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Philotheca rhomboidea facts for kids

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Philotheca rhomboidea
Scientific classification
Genus:
Philotheca
Species:
rhomboidea
Synonyms
  • Eriostemon rhomboideus Paul G.Wilson

Philotheca rhomboidea is a species of flowering plant in the family Rutaceae and is endemic to the south-west of Western Australia. It is a small undershrub with thick, broadly elliptic to round leaves and white to pale pink flowers arranged singly or in twos or threes at the end of branchlets.

Description

Philotheca rhomboidea is an undershrub that typically grows to a height of 1 m (3 ft 3 in) with glabrous, sparsely glandular-warty branchlets that become corky with age. The leaves are thick, broadly elliptic to egg-shaped or round, 2–4 mm (0.079–0.157 in) long with two or three glandular warts on the lower surface. The flowers are arranged singly or in twos or threes on the end of branchlets, each flower on a pedicel 2–3 mm (0.079–0.118 in) long. There are five triangular sepals 1–1.5 mm (0.039–0.059 in) long and five white to pale pink petals about 5 mm (0.20 in) long with a prominent midrib. The ten stamens are free from each other and hairy. Flowering occurs from August to October and the fruit is about 2.5 mm (0.098 in) long.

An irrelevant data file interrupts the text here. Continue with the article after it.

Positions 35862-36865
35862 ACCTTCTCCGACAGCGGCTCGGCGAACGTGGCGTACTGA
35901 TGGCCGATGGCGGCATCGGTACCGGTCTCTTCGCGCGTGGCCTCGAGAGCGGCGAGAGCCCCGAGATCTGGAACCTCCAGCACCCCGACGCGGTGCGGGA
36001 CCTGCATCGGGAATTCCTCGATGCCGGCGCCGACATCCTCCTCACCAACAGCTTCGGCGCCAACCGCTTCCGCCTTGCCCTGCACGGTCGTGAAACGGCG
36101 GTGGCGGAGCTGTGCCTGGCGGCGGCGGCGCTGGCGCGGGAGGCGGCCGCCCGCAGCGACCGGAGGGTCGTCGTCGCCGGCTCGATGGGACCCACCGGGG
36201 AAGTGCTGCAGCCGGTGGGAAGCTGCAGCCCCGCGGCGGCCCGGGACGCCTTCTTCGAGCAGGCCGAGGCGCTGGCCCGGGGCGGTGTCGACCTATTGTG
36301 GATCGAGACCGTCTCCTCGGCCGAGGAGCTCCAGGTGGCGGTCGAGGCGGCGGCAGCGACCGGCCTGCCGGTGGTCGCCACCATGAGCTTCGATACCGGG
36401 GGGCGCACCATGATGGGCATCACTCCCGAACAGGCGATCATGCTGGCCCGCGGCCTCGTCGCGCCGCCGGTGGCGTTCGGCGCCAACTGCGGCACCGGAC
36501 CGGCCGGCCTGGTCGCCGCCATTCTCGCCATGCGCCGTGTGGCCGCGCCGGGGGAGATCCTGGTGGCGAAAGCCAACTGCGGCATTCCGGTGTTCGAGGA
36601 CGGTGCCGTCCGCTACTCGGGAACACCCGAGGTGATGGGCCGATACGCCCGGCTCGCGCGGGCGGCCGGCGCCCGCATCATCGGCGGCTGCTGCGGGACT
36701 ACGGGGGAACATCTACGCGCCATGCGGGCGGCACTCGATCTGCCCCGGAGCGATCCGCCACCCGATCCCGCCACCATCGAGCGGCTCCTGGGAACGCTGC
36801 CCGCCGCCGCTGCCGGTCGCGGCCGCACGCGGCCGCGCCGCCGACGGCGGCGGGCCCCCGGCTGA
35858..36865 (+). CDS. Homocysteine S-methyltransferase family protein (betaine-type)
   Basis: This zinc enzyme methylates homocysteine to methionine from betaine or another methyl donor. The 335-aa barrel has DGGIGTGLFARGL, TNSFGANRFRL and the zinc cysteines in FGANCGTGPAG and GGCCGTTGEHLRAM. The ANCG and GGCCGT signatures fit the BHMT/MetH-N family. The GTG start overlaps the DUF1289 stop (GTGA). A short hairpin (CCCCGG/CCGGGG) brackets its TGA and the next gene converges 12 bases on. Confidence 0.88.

Taxonomy and naming

This philotheca was first formally described in 1970 by Paul Wilson who gave it the name Eriostemon rhomboideus and published the description in the journal Nuytsia from specimens he collected near Lake King in 1964. In 1998, Wilson changed the name to Philotheca rhomboidea in the same journal.

Distribution and habitat

Philotheca rhomboidea grows in shrubland, often near granite or laterite, between Wongan Hills and near Esperance in the south-west of Western Australia.

Conservation status

This philotheca is classified as "not threatened" by the Government of Western Australia Department of Parks and Wildlife.

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